Migrate Your Payments Platform Without Disrupting Your Business

There are good reasons to switch  to a more robust payment platform: it can deliver clear benefits like better approval ratios, enhanced reporting, quicker funding, global payment acceptance and improved security. But with your business humming along, you may not have made time for the transition.  

The changeover can be extremely simple if you’re not switching gateways; if you are, it’s a bigger task. By mapping out a migration project that includes plenty of testing and a solid contingency plan, the transition can happen without any impact on your business or customer satisfaction. 

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First, consider the following five questions to get an understanding of transition steps. Second, use our checklist to begin creating your project plan.   

1. What’s your current setup?   

The technical scope of your transition will be determined by your current setup and how you accept card payments. If you use a virtual terminal, you’ll simply receive a new merchant identification number and a link with step-by-step instructions. Within minutes, you’ll be processing payments on the new platform.  

If you have a more sophisticated e-commerce or receivables implementation that uses a third-party API – for example to handle recurring billing – moving to your new merchant services provider will be straightforward but you’ll need to loop any third parties into your project plan. You can also tap your bank’s advisory team for support. Start by pointing your developers to a sandbox to help them become familiar with tools available to them. 

2. What are your current business needs?  

Your business may have evolved since you set up your last merchant processing account. To ensure you’ll make the best use of payment innovations and reporting options currently available, consider these questions:

  • Could a broader array of payment options help you grow market share?
  • What kinds of reports and transaction information do you want to set up to support analytics and decision-making?
  • Do you expect volume to grow, or are you planning international expansion?  

Define the optimal use case so that your new implementation will support your goals.  

3. Is your housekeeping done?  

If you’ve previously handled payments via an intermediary service – also known as an aggregator – you may not have had to meet some standard industry requirements, but to gain your own merchant account you need to adhere to some e-commerce best practices. Specifically, your website should disclose all your terms and conditions, such as privacy, shipping, returns, cancellations and refund policies. Those policies will protect you in the long run, especially when it comes to disputing chargebacks. Your merchant services advisor will also give you a list of the financial statements to submit in order to be approved for merchant status.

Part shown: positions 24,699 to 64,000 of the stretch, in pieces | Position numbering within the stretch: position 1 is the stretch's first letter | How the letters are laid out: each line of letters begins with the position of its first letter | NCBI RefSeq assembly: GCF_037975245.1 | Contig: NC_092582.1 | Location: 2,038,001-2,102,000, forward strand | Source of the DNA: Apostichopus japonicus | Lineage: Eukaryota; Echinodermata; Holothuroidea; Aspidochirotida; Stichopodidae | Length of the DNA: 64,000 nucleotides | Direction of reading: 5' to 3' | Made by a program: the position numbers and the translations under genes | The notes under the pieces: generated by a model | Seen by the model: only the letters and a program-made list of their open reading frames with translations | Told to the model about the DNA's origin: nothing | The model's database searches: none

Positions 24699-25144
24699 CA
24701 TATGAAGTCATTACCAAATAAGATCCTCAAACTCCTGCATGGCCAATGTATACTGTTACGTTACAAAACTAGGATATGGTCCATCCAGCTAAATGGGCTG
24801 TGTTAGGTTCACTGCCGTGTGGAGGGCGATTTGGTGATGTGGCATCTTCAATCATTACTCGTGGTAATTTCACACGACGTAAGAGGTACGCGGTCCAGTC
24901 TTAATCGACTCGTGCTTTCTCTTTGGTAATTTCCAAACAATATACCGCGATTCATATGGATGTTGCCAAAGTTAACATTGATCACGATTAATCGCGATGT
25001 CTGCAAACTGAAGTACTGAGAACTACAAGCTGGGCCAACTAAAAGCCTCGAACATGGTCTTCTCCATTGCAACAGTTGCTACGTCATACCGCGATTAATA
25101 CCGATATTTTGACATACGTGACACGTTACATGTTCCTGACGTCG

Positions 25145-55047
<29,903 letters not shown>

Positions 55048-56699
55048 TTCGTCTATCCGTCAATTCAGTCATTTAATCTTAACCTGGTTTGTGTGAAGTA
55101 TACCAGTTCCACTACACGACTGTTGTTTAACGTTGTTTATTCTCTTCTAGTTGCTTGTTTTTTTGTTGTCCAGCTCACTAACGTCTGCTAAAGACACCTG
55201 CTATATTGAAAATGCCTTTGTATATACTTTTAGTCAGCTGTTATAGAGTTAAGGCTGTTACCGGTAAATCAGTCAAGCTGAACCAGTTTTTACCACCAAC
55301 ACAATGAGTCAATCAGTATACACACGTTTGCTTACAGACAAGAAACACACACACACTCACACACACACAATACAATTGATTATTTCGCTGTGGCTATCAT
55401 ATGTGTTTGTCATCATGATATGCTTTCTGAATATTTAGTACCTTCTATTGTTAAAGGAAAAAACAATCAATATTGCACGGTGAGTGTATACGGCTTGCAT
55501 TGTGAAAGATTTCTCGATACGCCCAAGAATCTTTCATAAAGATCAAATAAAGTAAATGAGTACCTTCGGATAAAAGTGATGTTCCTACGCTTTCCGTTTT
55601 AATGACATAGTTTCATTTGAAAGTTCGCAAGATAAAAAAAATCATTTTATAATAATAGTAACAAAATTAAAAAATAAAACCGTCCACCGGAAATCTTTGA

4. When do you want to complete the switch?  

Depending on your implementation and the resources you can devote to it, you can expect the process to take from one to four months (if you’re not switching gateways, the process can take less than a day). Develop a time frame for terminating your existing processor relationship. To ensure payment continuity during the process, it’s prudent to keep the existing and the new platform running in parallel for some time. You may want to continue this for 180 days after the switch to make certain any remaining transaction issues are resolved. Once you terminate your existing contract, retain your old records in case of an audit.  

5. What should you do first?  

One of the biggest hurdles in making the payment platform migration is simply making it a priority. An SVB Global Treasury and Payments Advisor can help you identify the resources you’ll need to get the job done. Use the checklist below to outline a project plan and run it by key stakeholders to get buy-in on a start date.

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Checklist: Create a plan for your payments platform migration  

Mapping out your transition to a new payments platform will help the process run smoothly. Each task and check-in along the way will help you migrate on time and without business disruption.